Mom felt the same way. “Why can’t you and Jordan just go meet him at the café?” she implored last night. “Buy him lunch for crying out loud? Give us some space, y’know, to get this all worked out.”
“You know we can’t do that, Hon,” Dad said.
“Sure you can.”
“He is family. He needs to come to our home. Kelsie and Bradley should see him. My children need to know their Uncle Joe.”
“Not if you hadn’t built him up so, they needn’t.”
“How could I not?”
Dad waited in the truck when Jordan finally came out. “Mom?” he asked.
“Yeah. She’s real upset.”
They drove to the First Presbyterian Church.
“Thanks for coming with me,” Jordan said.
Dad pulled into the parking space reserved for the pastor. “Wouldn’t have missed it.”
Neither of them make an effort at opening a door.
Dad said, “I mean it, Jordan, when I say your mother and I will support whichever you decide to do. Of course, it would be easier on us if you went to City. Plus, you’d be guaranteed to play, and you’d be close to Tanner and us. But, then again, you’ve dreamed of being a Cowgirl since you were in Youth League.”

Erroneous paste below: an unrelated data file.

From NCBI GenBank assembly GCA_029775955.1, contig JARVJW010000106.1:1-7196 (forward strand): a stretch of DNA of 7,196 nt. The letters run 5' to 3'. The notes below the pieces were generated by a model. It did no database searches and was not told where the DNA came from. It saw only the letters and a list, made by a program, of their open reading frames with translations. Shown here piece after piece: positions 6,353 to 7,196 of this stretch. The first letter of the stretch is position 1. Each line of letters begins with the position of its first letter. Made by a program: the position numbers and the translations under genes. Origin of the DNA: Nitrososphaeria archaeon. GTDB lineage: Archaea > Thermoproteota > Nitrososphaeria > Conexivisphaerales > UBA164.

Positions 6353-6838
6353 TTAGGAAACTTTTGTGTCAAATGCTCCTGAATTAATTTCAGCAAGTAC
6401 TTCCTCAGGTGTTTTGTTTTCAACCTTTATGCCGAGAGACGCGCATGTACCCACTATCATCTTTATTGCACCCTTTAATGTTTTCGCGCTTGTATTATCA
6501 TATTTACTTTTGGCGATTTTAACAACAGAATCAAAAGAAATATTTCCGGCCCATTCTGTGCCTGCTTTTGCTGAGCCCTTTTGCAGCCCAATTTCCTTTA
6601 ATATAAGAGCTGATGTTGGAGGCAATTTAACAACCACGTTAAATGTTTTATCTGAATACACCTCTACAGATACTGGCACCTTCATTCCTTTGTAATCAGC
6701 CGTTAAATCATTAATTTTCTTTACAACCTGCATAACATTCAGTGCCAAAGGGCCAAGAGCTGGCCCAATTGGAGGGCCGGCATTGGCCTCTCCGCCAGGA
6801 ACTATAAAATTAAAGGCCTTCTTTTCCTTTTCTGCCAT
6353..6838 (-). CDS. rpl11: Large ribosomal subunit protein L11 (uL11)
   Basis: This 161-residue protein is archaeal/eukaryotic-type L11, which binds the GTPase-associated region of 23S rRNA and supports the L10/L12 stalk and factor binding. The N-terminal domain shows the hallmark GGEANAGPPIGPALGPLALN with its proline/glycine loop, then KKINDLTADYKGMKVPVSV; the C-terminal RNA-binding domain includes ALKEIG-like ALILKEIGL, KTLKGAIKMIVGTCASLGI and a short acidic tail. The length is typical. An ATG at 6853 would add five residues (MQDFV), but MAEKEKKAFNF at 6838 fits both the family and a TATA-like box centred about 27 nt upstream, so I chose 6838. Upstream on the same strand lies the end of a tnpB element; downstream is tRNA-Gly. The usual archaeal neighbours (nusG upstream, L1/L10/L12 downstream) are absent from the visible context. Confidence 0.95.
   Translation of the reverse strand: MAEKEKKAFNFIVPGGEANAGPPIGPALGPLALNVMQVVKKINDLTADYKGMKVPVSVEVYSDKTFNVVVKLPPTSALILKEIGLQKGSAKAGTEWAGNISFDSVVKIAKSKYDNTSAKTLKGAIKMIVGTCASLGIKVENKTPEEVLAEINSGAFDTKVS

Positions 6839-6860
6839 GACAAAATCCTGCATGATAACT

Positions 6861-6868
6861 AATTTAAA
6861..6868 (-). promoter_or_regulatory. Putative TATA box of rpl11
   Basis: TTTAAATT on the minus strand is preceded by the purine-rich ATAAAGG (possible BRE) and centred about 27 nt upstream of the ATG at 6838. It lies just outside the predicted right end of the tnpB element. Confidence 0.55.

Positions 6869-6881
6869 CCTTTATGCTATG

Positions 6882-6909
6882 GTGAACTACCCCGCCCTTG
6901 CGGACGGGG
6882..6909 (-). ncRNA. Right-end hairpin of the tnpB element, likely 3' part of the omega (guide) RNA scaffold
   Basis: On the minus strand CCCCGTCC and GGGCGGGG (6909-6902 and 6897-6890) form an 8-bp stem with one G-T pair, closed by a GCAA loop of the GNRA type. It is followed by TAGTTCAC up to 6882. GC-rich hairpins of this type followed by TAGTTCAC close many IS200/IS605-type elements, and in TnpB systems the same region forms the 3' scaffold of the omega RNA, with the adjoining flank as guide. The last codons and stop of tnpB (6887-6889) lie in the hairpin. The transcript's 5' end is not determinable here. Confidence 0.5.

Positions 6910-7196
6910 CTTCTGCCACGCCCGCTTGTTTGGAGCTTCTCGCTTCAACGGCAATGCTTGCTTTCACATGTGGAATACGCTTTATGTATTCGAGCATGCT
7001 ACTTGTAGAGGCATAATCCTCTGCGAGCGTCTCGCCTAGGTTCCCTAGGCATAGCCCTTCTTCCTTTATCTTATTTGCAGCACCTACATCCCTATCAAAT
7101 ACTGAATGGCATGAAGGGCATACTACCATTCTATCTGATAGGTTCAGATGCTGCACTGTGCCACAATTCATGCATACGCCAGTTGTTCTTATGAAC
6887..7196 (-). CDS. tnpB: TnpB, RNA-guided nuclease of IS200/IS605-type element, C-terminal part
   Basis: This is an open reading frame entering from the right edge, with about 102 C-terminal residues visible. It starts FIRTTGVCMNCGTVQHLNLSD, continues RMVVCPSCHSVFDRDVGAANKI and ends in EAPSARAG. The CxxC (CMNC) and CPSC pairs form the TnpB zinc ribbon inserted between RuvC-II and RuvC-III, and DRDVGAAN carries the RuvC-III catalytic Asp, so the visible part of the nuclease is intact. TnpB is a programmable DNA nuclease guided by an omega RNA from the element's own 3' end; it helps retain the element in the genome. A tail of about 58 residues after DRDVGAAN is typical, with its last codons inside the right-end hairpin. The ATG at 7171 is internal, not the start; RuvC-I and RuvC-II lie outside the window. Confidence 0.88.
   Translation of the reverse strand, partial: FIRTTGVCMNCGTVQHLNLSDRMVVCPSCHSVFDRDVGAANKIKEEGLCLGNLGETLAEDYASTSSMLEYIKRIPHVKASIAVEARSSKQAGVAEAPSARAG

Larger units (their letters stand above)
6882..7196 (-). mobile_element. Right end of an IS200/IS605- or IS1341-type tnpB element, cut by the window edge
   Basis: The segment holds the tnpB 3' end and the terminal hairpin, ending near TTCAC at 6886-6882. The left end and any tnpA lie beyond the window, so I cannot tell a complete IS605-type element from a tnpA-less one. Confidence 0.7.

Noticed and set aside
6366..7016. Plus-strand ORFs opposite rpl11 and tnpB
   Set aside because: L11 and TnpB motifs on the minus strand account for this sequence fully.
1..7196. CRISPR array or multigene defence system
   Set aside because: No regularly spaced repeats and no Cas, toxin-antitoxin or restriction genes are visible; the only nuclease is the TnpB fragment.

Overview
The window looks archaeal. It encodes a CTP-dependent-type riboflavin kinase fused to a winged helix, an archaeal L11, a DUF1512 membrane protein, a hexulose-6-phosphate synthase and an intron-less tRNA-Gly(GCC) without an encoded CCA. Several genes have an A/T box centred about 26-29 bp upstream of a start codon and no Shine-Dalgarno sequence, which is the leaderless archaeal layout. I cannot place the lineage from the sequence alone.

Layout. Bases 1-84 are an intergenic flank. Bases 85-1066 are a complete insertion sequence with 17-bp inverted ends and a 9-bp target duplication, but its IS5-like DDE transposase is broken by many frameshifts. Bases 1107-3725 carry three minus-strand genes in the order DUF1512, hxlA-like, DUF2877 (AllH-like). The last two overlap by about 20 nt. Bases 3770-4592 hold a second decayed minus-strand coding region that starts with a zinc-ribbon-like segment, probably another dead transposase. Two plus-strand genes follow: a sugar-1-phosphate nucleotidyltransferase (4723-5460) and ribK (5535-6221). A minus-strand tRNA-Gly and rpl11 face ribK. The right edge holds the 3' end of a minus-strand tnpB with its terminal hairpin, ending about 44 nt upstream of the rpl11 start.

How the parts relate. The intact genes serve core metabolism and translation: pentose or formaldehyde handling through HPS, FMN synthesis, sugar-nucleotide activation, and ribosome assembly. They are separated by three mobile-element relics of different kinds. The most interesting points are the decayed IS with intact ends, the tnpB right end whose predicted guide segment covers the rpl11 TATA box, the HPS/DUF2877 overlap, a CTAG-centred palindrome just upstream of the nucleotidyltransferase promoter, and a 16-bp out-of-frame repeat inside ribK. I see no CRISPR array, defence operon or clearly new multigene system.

“I would be like eighth-team on the depth chart if I went there.”
“Yup. Certainly you would. Starting out. But you’ve always been the underdog, and you’ve never let that hold you back. The thing I’m most proud about you.”
Dad tossed his key chain in the air and caught it in his big hand without looking. He and his brother Joe had been twin tight ends on the state runner-up team: Joe a senior and Dad only a sophomore. Joe the blocker, and Dad the ‘go-to’ receiver. Both made first-team All Conference. Their pictures were framed, and hung in the new trophy case Jordan passed every day.
With exquisite timing, Dad snagged Jordan’s eye as she turned. “How much do you remember about him?”
She didn’t answer right away. She adjusted her head slightly to lessen some of the angle of his stare. “More than I realized, actually. I can still hear his voice. I can see his shape; he was big, like you, and he carried me in his arms all the time. I remember him trying to explain to me what it meant for him to be deployed. Funny, though, I don’t see his face.”
“I remember the day you told us he wasn’t coming home. Like it was yesterday.”
“That’s what they told us. That’s all we had to go on. We waited and waited and then. It just happened.”
“You guys. You and Mom couldn’t have known, Dad. No way. Love is none of your guys’ fault.”